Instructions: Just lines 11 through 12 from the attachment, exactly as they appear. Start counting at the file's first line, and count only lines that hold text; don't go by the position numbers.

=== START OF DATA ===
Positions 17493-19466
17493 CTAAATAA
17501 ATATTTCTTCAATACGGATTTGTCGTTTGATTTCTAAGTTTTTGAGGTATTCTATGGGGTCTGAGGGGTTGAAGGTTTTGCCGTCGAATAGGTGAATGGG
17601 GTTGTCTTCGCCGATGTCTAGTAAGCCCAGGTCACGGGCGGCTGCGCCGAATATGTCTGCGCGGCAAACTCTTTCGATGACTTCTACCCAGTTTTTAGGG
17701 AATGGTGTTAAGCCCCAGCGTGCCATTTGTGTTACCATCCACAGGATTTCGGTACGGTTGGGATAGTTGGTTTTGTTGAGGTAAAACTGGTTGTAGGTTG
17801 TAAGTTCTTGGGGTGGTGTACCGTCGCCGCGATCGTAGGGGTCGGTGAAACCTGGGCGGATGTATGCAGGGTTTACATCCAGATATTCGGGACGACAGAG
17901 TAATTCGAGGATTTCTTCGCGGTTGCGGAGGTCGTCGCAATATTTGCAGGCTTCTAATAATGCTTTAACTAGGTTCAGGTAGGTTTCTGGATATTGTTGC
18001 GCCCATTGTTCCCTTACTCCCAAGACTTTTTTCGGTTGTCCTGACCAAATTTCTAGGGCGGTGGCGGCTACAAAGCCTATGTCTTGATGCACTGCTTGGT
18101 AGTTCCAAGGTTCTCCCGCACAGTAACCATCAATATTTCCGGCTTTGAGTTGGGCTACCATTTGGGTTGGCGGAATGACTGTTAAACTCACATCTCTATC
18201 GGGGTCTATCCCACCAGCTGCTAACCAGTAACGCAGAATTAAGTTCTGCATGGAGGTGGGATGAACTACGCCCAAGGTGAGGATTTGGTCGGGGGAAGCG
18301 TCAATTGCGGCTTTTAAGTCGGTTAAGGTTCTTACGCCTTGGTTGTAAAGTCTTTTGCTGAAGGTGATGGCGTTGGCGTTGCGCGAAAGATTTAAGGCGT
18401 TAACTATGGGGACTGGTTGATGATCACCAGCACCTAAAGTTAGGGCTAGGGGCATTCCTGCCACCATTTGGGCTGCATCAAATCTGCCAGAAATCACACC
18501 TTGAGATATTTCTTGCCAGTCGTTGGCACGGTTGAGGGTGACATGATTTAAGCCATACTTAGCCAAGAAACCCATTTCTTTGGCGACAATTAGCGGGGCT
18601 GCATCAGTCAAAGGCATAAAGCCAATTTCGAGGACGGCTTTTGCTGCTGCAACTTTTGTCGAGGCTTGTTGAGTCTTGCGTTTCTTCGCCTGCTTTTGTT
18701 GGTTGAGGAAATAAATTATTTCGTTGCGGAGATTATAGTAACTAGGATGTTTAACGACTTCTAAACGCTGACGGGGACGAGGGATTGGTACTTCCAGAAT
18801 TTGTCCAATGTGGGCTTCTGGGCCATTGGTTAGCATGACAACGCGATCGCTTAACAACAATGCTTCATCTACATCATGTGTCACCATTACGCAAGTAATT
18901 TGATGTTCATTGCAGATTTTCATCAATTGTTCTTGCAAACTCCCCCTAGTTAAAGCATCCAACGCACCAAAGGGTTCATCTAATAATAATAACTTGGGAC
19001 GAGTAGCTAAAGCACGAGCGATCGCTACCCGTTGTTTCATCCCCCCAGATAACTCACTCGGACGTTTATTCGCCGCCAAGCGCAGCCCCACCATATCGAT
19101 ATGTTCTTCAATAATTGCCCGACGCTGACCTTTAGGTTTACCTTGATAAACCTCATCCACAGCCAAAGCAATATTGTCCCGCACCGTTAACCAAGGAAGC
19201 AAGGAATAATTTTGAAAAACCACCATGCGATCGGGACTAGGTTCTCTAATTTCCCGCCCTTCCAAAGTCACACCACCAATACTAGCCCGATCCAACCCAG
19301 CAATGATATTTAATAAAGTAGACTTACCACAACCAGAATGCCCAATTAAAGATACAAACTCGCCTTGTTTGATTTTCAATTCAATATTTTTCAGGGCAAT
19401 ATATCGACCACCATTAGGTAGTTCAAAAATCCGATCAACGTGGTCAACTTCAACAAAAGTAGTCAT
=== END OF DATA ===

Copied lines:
18301 TCAATTGCGGCTTTTAAGTCGGTTAAGGTTCTTACGCCTTGGTTGTAAAGTCTTTTGCTGAAGGTGATGGCGTTGGCGTTGCGCGAAAGATTTAAGGCGT
18401 TAACTATGGGGACTGGTTGATGATCACCAGCACCTAAAGTTAGGGCTAGGGGCATTCCTGCCACCATTTGGGCTGCATCAAATCTGCCAGAAATCACACC